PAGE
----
From Idea to Unicorn: The Canadian Start-Up Visa Journey

Discover the power and potential of the Start-Up Visa in fostering entrepreneurship as we delve into the past, present, and future of one of Canada’s most popular immigration pathways with Startup Visa Services CEO Slava Apel.

In 2010, Martin Basiri arrived in Canada from Iran to pursue an engineering degree at the University of Waterloo.

Then, in 2015, he, along with his two brothers, established a company under Canada’s Start-up Visa (SUV). Their goal was to simplify the application process for international students seeking admission to foreign universities, which they had realised could be quite complex.

This venture, known as ApplyBoard, swiftly emerged as one of Canada’s most prominent and highly valued start-ups. By 2020, following multiple successful funding rounds, ApplyBoard’s valuation soared to C$2 billion, officially attaining unicorn status.

“ApplyBoard stands out as one of the success stories within the SUV,” states Slava Apel, CEO at Startup Visa Services. “Its valuation has now soared to C$4 billion, and the firm has created employment opportunities for thousands of people in Canada,” he adds.

The SUV was initially introduced as a five-year pilot programme in 2013 and became a permanent fixture in April 2018. This federal programme swiftly gained prominence as one of Canada’s most sought-after business immigration pathways. Applicants don’t require much more than a promising and impactful venture proposal, which is one of the reasons why the programme is so unique and great, according to Apel.

Features of the SUV

A key advantage of the SUV is that it provides a direct path to permanent residence. “This sets it apart from numerous other start-up programmes, where residency is often closely tied to the success of the start-up itself,” says Apel.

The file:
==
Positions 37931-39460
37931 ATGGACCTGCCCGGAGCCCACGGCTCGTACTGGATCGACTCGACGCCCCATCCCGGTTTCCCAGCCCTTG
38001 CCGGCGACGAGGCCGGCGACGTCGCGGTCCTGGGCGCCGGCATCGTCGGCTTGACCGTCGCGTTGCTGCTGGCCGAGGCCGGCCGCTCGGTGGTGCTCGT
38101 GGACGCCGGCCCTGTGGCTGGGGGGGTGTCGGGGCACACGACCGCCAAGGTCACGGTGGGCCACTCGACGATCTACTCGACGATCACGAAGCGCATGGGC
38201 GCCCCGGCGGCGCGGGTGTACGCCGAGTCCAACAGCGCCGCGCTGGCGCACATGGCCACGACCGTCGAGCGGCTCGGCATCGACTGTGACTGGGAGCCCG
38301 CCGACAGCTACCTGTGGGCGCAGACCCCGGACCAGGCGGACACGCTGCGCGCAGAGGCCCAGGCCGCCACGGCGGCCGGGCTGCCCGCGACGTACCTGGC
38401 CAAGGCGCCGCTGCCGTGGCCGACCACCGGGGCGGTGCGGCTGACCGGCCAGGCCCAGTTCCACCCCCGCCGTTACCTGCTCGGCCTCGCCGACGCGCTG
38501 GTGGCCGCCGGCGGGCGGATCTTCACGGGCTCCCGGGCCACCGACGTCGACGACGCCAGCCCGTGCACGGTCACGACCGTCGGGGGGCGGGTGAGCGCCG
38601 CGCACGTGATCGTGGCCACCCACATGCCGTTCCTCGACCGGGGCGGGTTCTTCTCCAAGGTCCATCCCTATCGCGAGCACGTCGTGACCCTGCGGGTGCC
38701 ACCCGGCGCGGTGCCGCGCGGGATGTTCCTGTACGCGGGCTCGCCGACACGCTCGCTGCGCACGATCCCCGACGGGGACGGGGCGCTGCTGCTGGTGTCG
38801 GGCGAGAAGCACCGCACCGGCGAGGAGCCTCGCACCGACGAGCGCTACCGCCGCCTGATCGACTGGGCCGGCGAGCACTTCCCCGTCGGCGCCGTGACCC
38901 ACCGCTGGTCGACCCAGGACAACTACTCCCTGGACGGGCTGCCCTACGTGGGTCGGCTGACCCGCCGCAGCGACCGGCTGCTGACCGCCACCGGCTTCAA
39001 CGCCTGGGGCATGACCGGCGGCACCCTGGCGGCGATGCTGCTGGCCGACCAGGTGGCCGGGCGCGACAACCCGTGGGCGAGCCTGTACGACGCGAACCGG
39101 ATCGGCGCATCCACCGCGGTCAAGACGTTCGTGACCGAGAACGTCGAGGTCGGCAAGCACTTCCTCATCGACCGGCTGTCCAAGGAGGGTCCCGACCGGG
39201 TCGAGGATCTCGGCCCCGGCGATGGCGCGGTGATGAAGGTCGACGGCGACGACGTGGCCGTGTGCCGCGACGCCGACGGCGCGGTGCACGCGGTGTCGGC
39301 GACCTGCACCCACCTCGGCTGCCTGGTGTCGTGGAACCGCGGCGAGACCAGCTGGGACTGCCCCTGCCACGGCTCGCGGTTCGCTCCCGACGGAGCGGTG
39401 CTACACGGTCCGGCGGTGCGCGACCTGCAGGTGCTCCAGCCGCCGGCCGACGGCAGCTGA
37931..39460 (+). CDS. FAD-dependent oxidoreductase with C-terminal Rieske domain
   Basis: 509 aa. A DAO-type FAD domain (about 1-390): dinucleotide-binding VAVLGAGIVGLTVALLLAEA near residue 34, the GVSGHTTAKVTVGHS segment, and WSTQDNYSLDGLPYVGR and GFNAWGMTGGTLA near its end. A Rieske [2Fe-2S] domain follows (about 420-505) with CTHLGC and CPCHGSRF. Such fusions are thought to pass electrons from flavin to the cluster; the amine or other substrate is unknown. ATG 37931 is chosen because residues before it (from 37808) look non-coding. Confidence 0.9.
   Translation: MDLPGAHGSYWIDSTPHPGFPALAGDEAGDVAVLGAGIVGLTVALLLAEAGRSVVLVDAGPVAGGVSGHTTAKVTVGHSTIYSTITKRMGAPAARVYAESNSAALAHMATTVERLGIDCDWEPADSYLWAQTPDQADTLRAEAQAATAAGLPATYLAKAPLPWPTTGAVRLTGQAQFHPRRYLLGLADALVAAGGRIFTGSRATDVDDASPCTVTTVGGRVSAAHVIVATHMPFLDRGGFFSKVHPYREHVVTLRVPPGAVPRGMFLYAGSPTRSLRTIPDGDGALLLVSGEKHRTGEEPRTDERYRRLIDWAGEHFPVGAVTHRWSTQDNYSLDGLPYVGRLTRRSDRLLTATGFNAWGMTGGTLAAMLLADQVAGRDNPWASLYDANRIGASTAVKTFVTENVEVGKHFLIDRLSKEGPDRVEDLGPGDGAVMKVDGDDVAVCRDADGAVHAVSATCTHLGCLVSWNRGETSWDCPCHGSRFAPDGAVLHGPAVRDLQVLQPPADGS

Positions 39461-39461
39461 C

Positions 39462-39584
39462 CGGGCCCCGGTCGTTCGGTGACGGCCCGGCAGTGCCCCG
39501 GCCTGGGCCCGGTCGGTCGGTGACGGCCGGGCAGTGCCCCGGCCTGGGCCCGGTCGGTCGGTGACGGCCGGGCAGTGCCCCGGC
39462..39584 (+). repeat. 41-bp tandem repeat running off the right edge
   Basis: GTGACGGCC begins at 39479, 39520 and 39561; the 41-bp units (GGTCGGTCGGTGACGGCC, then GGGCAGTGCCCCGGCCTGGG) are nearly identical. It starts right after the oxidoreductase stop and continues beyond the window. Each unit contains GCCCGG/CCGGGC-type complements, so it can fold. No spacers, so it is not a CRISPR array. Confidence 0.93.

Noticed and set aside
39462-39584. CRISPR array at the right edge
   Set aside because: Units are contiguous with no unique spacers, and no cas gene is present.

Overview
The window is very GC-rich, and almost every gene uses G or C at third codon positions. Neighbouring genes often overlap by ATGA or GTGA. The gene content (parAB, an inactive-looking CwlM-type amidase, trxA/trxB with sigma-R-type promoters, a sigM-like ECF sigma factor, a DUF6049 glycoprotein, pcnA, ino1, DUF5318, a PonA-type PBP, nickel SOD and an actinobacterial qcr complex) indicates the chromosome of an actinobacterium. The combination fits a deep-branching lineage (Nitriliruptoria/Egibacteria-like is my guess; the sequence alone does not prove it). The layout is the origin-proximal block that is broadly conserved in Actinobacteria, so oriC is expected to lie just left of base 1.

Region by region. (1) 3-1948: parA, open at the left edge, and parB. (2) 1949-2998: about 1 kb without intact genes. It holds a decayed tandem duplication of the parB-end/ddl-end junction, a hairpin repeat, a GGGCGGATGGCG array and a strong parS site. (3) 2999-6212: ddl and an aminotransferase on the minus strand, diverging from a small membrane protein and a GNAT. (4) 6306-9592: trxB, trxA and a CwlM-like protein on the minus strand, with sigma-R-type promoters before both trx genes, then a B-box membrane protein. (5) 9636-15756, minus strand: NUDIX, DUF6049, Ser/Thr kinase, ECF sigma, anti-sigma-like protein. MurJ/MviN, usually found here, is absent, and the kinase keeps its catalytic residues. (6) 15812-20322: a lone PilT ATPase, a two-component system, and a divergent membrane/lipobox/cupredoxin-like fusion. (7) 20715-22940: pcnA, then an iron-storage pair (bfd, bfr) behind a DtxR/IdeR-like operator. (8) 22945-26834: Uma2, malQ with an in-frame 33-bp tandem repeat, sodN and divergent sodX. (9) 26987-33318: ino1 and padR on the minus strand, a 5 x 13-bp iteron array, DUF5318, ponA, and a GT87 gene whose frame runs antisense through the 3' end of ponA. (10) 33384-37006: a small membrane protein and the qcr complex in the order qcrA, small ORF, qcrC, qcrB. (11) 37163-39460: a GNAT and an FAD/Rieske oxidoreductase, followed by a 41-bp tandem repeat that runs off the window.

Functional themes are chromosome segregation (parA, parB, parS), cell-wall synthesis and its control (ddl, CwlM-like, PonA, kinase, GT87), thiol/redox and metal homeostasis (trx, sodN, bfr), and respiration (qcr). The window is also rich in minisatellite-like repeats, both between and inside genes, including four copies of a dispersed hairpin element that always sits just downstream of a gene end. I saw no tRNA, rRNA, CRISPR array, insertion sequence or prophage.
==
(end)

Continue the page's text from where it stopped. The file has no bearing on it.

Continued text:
The SUV also does not require the founder-applicants to invest any of their funds or have a minimum net worth. They only need to show that they have ample funds to support both themselves and their families upon their arrival in Canada, with a benchmark of C$26,000 for a family of four.

However, to be considered for the SUV, a start-up must meet specific investment criteria, such as either attracting a C$200,000 investment from a designated Canadian venture capital fund or securing a minimum investment of C$75,000 from an approved Canadian angel investor group. Another avenue to access this immigration pathway is by gaining acceptance into a Canadian business incubator programme, which do not require third-party funding.

Facilitating the Process

Facilitating this process is where Startup Visa Services’ team plays a pivotal role. Given the varying requirements and procedures of different organisations, each start-up’s pitch process may differ. While Startup Visa Services doesn’t directly engage with applicants, the firm provides essential back-office processing support to accredited agents and law firms involved in the SUV application process. The firm’s services encompass critical aspects of securing start- up funding, including business validation, advisory, business plan preparation, intellectual property protection, market research, interview and pitch preparation, and even post-landing support and peer review defense. Apel is proud to have been able to assist over one thousand of the world’s leading mobility professionals, with a nearly perfect record of approvals throughout the year.

Apel, who moved to Canada from his native Moldova over three decades ago, brings not only his personal immigrant experience but also valuable expertise in start-up finance to the table. With years of experience as a business adviser and mentor, he actively participates in various angel investor groups and networks dedicated to fostering entrepreneurship and nurturing start-up growth.

Apel says the applicant pool is diverse, with individuals from various corners of the world and a wide range of backgrounds. Among the applicants are engineers, lawyers, manufacturers, bankers, software specialists, accountants, real estate developers, and company owners who wish to expand their products to Canada. The top applicant countries include Pakistan, India, Nigeria, South Africa, Russia, Vietnam, China, and Iran.

Business and VC ecosystem